Byline: DAVID JONES
HAVING read Steve Green's devastating attack on soft Sixties values and the lawless yob culture he believes they have caused, meeting the Nottinghamshire Chief Constable comes as a surprise.
One expects a table-thumping firebrand, only to be offered tea by an earthy Yorkshire bobby with an infectious chuckle and a fondness for jogging and Sheffield Wednesday.
'I'm not going to get painted as Attila the Hun, because I'm not,' he says more than once, as he justifies his indictment of 'namby-pamby' liberalism.
'I'm just an ordinary bloke - a boring ordinary bloke, in fact.' Perhaps so, but there was nothing boring about the police chief's tirade last week.
'It is one of life's great ironies that the tolerant, understanding and empathetic approach which has marked post-war society has not bred tolerant children,' he wrote in a fiery letter to his local paper.
'The evidence is there every day: youths screaming four-letter expletives into the
faces of police officers, youths yelling at pensioners; groups of youths intimidating shopkeepers and chanting racist abuse; kids threatening violence against anyone who challenges their aggressive behaviour.
'The gentle touch has created many monsters whose only interest is that their needs be met. If they can't afford it, they'll steal it; if they want your mobile phone, they'll punch you to get it; if they're drunk and pass a shop window, they'll smash it; if they don't want to pay, their bus driver gets it; if they're bored, they'll lay obstacles across the railway track and drop bricks on car drivers from motorway bridges.' Mr Green has no doubt where blame lies for this depressingly familiar slide in values.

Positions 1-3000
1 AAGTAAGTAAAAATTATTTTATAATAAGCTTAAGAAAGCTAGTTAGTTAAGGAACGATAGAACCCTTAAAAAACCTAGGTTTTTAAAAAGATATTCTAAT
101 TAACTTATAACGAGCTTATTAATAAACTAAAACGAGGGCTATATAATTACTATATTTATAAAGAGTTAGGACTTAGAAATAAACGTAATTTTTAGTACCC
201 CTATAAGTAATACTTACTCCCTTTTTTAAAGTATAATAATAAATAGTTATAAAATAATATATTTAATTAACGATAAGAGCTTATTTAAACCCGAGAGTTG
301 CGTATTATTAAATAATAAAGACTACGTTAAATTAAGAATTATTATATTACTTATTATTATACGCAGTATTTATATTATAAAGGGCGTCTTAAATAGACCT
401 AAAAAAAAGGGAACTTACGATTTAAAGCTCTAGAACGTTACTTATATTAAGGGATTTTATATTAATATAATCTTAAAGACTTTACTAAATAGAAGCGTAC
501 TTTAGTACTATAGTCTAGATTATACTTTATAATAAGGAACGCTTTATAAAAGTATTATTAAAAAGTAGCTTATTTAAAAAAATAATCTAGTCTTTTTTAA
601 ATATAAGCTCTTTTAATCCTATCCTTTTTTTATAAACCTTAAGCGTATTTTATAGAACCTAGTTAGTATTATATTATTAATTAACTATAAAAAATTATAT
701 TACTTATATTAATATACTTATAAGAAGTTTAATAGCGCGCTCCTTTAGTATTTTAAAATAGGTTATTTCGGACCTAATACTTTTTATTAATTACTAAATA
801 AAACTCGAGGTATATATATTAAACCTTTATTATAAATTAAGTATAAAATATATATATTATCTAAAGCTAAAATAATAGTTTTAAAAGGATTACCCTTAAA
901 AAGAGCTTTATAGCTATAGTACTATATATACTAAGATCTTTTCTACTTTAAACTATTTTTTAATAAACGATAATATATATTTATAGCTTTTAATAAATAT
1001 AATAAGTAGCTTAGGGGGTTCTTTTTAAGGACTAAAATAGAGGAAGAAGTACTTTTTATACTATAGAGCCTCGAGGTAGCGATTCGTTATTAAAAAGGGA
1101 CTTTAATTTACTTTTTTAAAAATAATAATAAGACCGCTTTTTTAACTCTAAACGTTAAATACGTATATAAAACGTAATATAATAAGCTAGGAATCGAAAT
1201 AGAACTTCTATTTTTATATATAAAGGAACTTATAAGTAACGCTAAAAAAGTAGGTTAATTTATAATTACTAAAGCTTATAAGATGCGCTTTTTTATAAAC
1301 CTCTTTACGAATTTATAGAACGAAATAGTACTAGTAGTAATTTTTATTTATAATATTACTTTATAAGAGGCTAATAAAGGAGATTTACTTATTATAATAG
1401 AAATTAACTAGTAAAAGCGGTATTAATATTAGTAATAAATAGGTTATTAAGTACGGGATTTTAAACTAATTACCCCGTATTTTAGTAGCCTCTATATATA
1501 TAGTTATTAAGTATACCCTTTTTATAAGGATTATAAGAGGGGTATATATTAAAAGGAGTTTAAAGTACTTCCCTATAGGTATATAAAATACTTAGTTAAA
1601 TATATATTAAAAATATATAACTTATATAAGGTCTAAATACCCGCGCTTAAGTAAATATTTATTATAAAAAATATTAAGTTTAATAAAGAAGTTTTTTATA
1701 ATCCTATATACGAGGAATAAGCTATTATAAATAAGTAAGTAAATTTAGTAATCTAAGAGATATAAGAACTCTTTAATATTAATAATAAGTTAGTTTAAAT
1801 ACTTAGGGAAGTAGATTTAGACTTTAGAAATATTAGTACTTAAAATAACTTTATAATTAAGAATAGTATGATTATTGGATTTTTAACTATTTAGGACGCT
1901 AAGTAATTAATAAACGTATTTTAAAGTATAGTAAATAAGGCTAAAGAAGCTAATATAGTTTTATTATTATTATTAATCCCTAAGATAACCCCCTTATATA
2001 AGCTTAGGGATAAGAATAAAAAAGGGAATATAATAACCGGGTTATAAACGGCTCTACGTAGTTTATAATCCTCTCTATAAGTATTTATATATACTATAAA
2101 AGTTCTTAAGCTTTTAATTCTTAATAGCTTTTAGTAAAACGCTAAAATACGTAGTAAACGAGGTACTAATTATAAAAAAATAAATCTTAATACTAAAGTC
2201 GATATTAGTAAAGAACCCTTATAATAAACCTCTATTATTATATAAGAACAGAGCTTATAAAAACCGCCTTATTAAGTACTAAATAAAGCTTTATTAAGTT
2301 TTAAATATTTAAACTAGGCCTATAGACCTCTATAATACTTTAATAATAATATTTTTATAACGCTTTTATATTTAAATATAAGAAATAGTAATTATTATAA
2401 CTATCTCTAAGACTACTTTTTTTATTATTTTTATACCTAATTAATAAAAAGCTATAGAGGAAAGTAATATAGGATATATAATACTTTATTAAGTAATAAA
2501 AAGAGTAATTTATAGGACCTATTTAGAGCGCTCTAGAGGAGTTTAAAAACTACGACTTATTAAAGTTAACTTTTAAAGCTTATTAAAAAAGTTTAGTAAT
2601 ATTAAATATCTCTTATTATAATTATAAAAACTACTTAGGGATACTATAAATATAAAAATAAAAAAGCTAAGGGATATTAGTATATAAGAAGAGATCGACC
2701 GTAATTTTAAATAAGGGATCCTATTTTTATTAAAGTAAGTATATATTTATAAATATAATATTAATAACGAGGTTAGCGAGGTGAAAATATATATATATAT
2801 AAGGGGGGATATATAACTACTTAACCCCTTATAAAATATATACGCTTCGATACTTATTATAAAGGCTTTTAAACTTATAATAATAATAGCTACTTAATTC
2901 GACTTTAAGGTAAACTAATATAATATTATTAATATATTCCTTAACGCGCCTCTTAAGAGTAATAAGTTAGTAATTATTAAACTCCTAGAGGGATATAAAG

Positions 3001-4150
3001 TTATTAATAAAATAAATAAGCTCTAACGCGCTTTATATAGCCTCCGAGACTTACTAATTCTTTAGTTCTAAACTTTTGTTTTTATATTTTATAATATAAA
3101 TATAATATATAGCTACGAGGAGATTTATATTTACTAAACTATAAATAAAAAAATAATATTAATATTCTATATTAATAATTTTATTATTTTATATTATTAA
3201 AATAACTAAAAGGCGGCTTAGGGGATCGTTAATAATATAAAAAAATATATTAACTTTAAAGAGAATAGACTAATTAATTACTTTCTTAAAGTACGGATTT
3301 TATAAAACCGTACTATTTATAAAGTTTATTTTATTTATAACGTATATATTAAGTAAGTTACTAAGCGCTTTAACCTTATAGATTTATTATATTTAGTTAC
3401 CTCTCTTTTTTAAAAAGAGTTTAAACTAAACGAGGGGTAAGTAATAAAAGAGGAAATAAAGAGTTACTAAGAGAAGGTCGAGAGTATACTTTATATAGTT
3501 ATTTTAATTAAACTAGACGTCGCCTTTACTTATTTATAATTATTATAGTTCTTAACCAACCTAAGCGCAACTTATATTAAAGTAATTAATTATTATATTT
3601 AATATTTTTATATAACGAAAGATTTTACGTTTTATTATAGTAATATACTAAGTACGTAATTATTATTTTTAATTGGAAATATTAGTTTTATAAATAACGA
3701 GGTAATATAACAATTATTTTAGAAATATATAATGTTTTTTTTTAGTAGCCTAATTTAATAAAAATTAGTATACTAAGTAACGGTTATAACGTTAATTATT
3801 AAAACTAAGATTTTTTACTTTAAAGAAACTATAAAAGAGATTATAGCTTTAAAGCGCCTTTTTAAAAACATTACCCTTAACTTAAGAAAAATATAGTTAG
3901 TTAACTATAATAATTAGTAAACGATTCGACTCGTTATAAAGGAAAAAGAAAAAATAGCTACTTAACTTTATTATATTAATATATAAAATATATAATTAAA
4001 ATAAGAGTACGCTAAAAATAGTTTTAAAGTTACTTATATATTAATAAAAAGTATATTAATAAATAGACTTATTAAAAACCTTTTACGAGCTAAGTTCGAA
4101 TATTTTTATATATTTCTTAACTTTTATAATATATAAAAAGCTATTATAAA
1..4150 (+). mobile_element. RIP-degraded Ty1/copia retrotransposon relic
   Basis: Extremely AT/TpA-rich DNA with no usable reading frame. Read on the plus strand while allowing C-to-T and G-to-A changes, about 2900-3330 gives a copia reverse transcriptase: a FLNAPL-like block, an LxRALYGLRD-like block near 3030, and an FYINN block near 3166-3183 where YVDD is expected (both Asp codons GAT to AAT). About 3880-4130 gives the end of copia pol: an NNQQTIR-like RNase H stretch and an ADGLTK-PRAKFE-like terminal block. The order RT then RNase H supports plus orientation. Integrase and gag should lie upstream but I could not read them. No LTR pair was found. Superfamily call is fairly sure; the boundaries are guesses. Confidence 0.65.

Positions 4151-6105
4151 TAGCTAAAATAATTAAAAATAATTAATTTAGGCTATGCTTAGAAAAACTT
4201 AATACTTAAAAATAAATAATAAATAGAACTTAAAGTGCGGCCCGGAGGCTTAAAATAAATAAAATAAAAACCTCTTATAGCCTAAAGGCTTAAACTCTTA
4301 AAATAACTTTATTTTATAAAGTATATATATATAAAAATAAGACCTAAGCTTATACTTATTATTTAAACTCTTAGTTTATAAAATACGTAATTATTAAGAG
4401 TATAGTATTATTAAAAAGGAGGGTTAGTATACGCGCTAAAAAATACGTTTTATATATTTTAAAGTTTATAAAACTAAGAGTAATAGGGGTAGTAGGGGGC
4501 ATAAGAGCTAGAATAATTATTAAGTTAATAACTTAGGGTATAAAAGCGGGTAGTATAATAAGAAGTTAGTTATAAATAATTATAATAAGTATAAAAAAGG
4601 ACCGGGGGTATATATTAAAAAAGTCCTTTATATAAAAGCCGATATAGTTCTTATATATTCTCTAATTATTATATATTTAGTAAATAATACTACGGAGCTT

He wags an accusing finger at soft teachers (though presumably not his wife, who teaches), self-serving defence lawyers, lenient magistrates and judges, and lax parents.
In today's climate, senior policemen aren't expected to express such views.
But the Chief Constable - an avowed family man with a ten-year-old son - says he was simply voicing the concerns he hears while shopping, or sipping a pint in his local.
He didn't know how the public would react to his remarks, which were soon picked up by the national media, but says the response was 'phenomenal'.
The Nottinghamshire Police switchboard has fielded callers from all over Britain. Every last one has applauded.
'We went out on the streets with a TV crew filming and people were waving and saying "Well done",' he says, a touch bemused. 'I didn't set out to achieve that, honestly. It's not my job to be populist, but I think it is my job to reassure people.' Doncaster-born Mr Green, 48, is entering his fifth year in charge of his force, and acknowledges he has not always had such praise.
Last year, an Inspector of Constabulary said Nottinghamshire Police were among the nation's worst. Those living in the county were said to be more likely to become crime victims than anyone else in the country.
'I ain't got anything to hide from,' Mr Green says, flattening his Yorkshire vowels, when one suggests he might have written his letter to divert attention from this criticism.
'The problems in Nottingham police are historical and well-documented, and they weren't my creation. I came to a force that needed massive investment and modernisation. I'm not running away...I'm about to release crime figures next week that are stunning.' He claims to have cut all crime by 15 per cent between April and June this year, with robberies down 30 per cent, burglaries and car-related offences down 25 per cent, and violent crimes down nine per cent.
He has achieved this with 2,400 fewer officers than Merseyside or West Yorkshire, but just as many serious incidents to deal with. How? 'By taking the force apart and rebuilding it. . .making officers accountable, making them justify how they're spending public money, measuring outcomes and achievement. …